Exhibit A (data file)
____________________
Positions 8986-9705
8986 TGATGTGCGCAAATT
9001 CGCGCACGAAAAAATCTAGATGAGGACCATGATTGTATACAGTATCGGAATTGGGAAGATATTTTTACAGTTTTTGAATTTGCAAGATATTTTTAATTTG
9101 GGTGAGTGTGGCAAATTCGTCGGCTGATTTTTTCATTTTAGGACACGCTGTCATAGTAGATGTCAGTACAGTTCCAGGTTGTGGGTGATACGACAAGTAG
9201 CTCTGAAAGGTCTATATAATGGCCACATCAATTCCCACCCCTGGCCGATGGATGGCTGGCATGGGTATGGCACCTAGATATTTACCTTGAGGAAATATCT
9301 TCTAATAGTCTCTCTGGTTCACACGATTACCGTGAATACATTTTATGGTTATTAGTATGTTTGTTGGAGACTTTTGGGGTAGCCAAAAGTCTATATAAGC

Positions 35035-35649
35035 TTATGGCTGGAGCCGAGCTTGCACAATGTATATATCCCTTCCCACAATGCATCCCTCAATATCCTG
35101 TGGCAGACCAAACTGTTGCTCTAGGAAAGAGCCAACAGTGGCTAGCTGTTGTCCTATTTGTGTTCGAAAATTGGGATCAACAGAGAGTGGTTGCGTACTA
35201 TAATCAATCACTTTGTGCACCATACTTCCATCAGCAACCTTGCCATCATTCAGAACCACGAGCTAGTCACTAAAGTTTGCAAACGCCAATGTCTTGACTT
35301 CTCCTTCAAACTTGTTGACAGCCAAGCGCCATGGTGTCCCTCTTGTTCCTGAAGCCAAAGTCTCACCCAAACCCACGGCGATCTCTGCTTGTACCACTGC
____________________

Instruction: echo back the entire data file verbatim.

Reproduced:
Positions 8986-9705
8986 TGATGTGCGCAAATT
9001 CGCGCACGAAAAAATCTAGATGAGGACCATGATTGTATACAGTATCGGAATTGGGAAGATATTTTTACAGTTTTTGAATTTGCAAGATATTTTTAATTTG
9101 GGTGAGTGTGGCAAATTCGTCGGCTGATTTTTTCATTTTAGGACACGCTGTCATAGTAGATGTCAGTACAGTTCCAGGTTGTGGGTGATACGACAAGTAG
9201 CTCTGAAAGGTCTATATAATGGCCACATCAATTCCCACCCCTGGCCGATGGATGGCTGGCATGGGTATGGCACCTAGATATTTACCTTGAGGAAATATCT
9301 TCTAATAGTCTCTCTGGTTCACACGATTACCGTGAATACATTTTATGGTTATTAGTATGTTTGTTGGAGACTTTTGGGGTAGCCAAAAGTCTATATAAGC

Positions 35035-35649
35035 TTATGGCTGGAGCCGAGCTTGCACAATGTATATATCCCTTCCCACAATGCATCCCTCAATATCCTG
35101 TGGCAGACCAAACTGTTGCTCTAGGAAAGAGCCAACAGTGGCTAGCTGTTGTCCTATTTGTGTTCGAAAATTGGGATCAACAGAGAGTGGTTGCGTACTA
35201 TAATCAATCACTTTGTGCACCATACTTCCATCAGCAACCTTGCCATCATTCAGAACCACGAGCTAGTCACTAAAGTTTGCAAACGCCAATGTCTTGACTT
35301 CTCCTTCAAACTTGTTGACAGCCAAGCGCCATGGTGTCCCTCTTGTTCCTGAAGCCAAAGTCTCACCCAAACCCACGGCGATCTCTGCTTGTACCACTGC